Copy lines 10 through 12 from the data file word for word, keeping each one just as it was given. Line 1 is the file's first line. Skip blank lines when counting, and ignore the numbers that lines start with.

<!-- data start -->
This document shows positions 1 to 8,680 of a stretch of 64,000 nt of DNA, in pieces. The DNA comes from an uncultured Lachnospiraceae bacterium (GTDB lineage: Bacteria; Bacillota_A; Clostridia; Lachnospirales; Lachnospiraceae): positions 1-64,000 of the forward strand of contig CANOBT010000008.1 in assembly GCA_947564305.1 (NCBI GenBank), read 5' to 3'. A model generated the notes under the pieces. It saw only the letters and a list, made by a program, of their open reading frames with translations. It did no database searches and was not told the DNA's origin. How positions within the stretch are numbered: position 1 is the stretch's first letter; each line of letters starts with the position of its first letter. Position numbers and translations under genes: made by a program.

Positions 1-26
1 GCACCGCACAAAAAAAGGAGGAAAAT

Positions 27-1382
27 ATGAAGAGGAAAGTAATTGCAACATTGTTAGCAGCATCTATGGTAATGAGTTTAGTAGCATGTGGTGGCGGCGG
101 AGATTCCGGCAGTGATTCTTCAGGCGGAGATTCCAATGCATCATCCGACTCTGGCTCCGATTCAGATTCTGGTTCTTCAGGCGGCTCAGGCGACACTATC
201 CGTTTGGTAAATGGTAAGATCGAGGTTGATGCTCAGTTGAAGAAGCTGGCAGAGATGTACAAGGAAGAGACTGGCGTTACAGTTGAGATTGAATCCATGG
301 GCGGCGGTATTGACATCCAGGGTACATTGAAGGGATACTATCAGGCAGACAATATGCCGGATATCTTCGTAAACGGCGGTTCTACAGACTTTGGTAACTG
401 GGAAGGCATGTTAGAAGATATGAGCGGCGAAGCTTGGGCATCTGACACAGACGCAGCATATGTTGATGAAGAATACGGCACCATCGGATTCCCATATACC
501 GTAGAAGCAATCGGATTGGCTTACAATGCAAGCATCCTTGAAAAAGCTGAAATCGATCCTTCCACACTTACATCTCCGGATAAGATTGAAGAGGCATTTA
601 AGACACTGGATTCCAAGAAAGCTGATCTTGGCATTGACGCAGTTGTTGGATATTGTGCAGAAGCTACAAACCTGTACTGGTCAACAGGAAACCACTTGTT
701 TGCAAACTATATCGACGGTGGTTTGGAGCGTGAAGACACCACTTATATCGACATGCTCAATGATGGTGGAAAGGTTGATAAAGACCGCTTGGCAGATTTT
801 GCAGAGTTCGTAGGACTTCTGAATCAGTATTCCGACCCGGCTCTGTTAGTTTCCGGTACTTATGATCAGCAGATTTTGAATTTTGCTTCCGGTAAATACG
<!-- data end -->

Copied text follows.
501 GTAGAAGCAATCGGATTGGCTTACAATGCAAGCATCCTTGAAAAAGCTGAAATCGATCCTTCCACACTTACATCTCCGGATAAGATTGAAGAGGCATTTA
601 AGACACTGGATTCCAAGAAAGCTGATCTTGGCATTGACGCAGTTGTTGGATATTGTGCAGAAGCTACAAACCTGTACTGGTCAACAGGAAACCACTTGTT
701 TGCAAACTATATCGACGGTGGTTTGGAGCGTGAAGACACCACTTATATCGACATGCTCAATGATGGTGGAAAGGTTGATAAAGACCGCTTGGCAGATTTT